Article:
Today, in National Review, Rich Lowry points out that while President Obama continues to discuss the dire jobs and economic situation in our country with illustrative rhetoric, he has failed to put forward a pro-growth agenda to actually fix the problem. Lowry writes: “Given the history of recessions driven by financial meltdowns, it was inevitable we’d have a lingering unemployment problem. All the more reason to gear every possible policy toward augmenting job growth. Once he passed his ramshackle social-spending bill called the “stimulus,” though, Obama devoted most of his attention to re-engineering key sectors of the American economy — health care, finance, energy — regardless of the economic consequences.”
Recall back in December, 2010: Cantor told incoming GOP lawmakers on Tuesday of his “Cantor Rule” for the next Congress. “This Congress is going to be about cutting spending, reining in government and reform. We must ask ourselves, ‘Are my efforts addressing job creation and the economy? Are they reducing spending? Are they shrinking the size of the federal government while protecting and expanding liberty? If not, why am I doing it? More, why are we doing it?’ ” Cantor said. (The Hill, 12/8/10)
An Unemployment Catastrophe
For long-termers, it’s worse than in the Great Depression.
June 10, 2011
Pres. Barack Obama is given to cute vehicular metaphors about the state of the economy. We were “in a ditch,” then got out and hit a “bump in the road.” This is studiously folksy. It also vastly understates the nature of our situation.
President Obama is presiding over an unspooling social catastrophe in the form of unemployment, and especially long-term unemployment. For all those people who are chronically unemployed, it’s as if they have been hit by the proverbial car and then backed over by it again and again.
According to the Wall Street Journal, nearly a third of the unemployed — 4 million people — have been out of work for more than a year. Almost half of the unemployed have been out of a job for more than six months, a figure higher than during the Great Depression. They may wonder when it was exactly that we got out of “the ditch.”
The statistics tell a dire, but incomplete, story. We were built to work. When we want to and can’t, it is an assault on our very personhood. A Rutgers University study of the unemployed a few years ago found, unsurprisingly, “that they experienced anxiety, helplessness, depression, stress and sleeping problems after losing their jobs.”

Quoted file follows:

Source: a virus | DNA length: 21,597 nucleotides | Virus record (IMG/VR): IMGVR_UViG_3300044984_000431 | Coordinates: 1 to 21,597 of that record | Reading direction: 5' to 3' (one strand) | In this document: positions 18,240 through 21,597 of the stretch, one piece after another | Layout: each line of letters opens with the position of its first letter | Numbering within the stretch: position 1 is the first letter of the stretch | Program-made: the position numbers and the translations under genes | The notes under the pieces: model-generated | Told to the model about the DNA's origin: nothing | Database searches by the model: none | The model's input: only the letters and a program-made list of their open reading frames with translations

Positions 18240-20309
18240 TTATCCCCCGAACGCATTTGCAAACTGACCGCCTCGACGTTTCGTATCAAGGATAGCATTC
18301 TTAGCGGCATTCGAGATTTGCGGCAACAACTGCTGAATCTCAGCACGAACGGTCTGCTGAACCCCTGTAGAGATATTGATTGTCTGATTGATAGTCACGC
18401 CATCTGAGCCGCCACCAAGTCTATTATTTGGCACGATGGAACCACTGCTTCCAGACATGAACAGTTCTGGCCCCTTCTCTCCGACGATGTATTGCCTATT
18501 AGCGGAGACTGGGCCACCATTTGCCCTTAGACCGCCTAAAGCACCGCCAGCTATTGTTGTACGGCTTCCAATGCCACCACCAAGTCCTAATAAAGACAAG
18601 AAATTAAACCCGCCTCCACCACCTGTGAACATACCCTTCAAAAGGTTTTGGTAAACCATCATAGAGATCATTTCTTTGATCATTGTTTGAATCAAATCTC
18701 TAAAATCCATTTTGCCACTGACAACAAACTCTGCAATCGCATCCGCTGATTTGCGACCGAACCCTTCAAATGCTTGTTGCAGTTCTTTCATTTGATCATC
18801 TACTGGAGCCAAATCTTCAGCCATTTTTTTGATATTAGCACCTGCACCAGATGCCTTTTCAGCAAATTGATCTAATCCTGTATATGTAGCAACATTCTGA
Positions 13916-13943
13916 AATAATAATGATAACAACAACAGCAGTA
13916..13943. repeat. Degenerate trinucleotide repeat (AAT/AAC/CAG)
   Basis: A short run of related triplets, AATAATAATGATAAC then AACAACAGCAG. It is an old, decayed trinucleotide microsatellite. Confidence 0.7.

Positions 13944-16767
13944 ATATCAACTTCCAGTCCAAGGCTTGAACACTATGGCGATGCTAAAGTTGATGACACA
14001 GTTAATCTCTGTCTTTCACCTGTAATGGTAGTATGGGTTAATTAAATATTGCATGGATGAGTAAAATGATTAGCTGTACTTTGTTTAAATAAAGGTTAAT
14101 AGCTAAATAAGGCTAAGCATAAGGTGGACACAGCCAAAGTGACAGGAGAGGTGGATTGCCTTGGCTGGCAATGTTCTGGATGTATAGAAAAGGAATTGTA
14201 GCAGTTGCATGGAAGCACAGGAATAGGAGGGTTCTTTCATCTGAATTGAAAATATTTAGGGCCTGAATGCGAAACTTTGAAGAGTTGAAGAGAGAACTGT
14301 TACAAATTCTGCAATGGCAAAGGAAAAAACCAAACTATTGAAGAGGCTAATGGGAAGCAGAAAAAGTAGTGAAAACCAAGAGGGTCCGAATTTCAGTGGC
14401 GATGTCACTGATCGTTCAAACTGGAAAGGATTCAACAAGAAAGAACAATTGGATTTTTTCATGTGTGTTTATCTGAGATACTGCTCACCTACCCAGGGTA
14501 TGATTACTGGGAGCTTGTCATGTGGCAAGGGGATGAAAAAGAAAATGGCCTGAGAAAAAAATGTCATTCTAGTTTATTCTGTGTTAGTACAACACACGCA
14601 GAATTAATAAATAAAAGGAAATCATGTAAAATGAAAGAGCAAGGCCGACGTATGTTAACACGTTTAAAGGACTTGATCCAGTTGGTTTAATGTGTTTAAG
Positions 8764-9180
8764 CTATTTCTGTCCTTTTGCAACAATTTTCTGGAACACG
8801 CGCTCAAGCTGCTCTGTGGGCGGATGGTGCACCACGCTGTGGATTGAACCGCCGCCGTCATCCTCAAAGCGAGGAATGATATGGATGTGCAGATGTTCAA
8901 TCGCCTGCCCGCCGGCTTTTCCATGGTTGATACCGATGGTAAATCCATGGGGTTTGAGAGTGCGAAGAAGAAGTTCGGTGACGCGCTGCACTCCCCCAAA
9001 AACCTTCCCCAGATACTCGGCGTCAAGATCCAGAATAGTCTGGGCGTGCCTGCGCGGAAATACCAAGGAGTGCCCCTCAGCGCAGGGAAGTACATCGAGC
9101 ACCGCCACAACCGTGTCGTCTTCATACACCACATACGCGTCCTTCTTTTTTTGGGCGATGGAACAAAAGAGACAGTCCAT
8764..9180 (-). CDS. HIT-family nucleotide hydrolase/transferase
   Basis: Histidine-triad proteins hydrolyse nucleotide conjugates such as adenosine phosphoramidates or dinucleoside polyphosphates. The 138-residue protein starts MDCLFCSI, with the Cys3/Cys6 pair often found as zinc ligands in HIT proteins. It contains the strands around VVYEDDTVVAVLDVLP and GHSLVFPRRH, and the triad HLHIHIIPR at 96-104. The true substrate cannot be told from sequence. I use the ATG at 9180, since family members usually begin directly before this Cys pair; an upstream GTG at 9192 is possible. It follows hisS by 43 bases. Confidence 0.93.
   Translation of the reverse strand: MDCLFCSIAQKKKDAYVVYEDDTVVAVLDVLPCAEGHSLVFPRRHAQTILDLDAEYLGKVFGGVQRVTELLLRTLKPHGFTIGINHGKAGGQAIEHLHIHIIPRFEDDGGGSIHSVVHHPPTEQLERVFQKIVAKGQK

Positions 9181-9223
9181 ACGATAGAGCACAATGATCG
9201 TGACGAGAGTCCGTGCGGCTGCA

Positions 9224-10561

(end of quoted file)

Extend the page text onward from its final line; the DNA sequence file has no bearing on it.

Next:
The insidious thing about long-term unemployment is that it builds on itself — the longer you are without a job, the harder it is to get one. The Bureau of Labor Statistics finds that the chance of someone unemployed for less than five weeks finding a job in the next month is about 30 percent. For someone unemployed 27 weeks or more, it’s just 10 percent.
For an economy so famously on the mend that it experienced “recovery summer” last year, the trend has been in the wrong direction. A Pew study notes that the number of people unemployed for a year or more increased by 25 percent from December 2009 to December 2010.
The job market is now segregated by levels of educational attainment, but long-term joblessness disregards schooling. Once they are unemployed, about 30 percent of college graduates, high-school graduates, and high-school dropouts are out of a job for more than a year. It doesn’t matter what sector of the economy they come from. “More than 20 percent of unemployed workers in every non-agricultural industry,” Pew writes, “have been out of work for a year or more.”
So here is a wide-ranging blight that affects not just people’s incomes right now, but their sense of self-respect and their futures. Yet it’s often been an afterthought for the president. He has repeatedly said he was going to “pivot to jobs.” How could he ever have pivoted off of them? To paraphrase Rahm Emanuel, a crisis is a terrible thing not to address.
Given the history of recessions driven by financial meltdowns, it was inevitable we’d have a lingering unemployment problem. All the more reason to gear every possible policy toward augmenting job growth. Once he passed his ramshackle social-spending bill called the “stimulus,” though, Obama devoted most of his attention to re-engineering key sectors of the American economy — health care, finance, energy — regardless of the economic consequences.
His economic measures were supposed to be timely and temporary, but they either didn’t work or were temporary indeed. We’ve been left with a fragile economy in the near term, while in the longer term a growing debt, unsustainable entitlements, and a senseless tax code — all of which Obama either hasn’t addressed or has made worse — threaten the vitality of the country.
Democrats may want next year’s election to be about Medicare; Republicans may have thought it would be about debt. But if current conditions hold, it will instead be about unemployment and the associated economic travails of stagnant wages, falling home values, and rising prices. There is no more natural theme in our politics than “putting America back to work.” Next year, Obama could be vulnerable to it. It’s the flashing red light of his reelection.